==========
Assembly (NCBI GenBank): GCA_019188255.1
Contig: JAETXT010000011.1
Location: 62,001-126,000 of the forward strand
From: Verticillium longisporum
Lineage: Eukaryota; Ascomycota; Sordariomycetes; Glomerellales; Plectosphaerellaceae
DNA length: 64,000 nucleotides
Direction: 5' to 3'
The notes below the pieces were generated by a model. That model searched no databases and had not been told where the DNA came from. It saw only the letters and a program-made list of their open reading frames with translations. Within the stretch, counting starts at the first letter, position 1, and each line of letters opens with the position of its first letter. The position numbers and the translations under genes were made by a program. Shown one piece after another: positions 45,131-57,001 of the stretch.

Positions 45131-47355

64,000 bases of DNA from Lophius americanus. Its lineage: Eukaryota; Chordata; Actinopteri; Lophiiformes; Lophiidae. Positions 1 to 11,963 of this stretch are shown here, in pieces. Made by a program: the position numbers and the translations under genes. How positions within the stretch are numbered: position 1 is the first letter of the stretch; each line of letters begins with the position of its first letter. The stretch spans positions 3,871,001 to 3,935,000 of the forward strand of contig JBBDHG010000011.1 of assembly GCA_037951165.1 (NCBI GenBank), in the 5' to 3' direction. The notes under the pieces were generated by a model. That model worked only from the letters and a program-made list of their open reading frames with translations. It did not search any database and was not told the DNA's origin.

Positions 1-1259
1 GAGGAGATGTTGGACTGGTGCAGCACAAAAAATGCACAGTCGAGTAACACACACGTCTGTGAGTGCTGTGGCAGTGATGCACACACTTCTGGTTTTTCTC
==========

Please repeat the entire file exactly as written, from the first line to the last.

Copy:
Assembly (NCBI GenBank): GCA_019188255.1
Contig: JAETXT010000011.1
Location: 62,001-126,000 of the forward strand
From: Verticillium longisporum
Lineage: Eukaryota; Ascomycota; Sordariomycetes; Glomerellales; Plectosphaerellaceae
DNA length: 64,000 nucleotides
Direction: 5' to 3'
The notes below the pieces were generated by a model. That model searched no databases and had not been told where the DNA came from. It saw only the letters and a program-made list of their open reading frames with translations. Within the stretch, counting starts at the first letter, position 1, and each line of letters opens with the position of its first letter. The position numbers and the translations under genes were made by a program. Shown one piece after another: positions 45,131-57,001 of the stretch.

Positions 45131-47355

64,000 bases of DNA from Lophius americanus. Its lineage: Eukaryota; Chordata; Actinopteri; Lophiiformes; Lophiidae. Positions 1 to 11,963 of this stretch are shown here, in pieces. Made by a program: the position numbers and the translations under genes. How positions within the stretch are numbered: position 1 is the first letter of the stretch; each line of letters begins with the position of its first letter. The stretch spans positions 3,871,001 to 3,935,000 of the forward strand of contig JBBDHG010000011.1 of assembly GCA_037951165.1 (NCBI GenBank), in the 5' to 3' direction. The notes under the pieces were generated by a model. That model worked only from the letters and a program-made list of their open reading frames with translations. It did not search any database and was not told the DNA's origin.

Positions 1-1259
1 GAGGAGATGTTGGACTGGTGCAGCACAAAAAATGCACAGTCGAGTAACACACACGTCTGTGAGTGCTGTGGCAGTGATGCACACACTTCTGGTTTTTCTC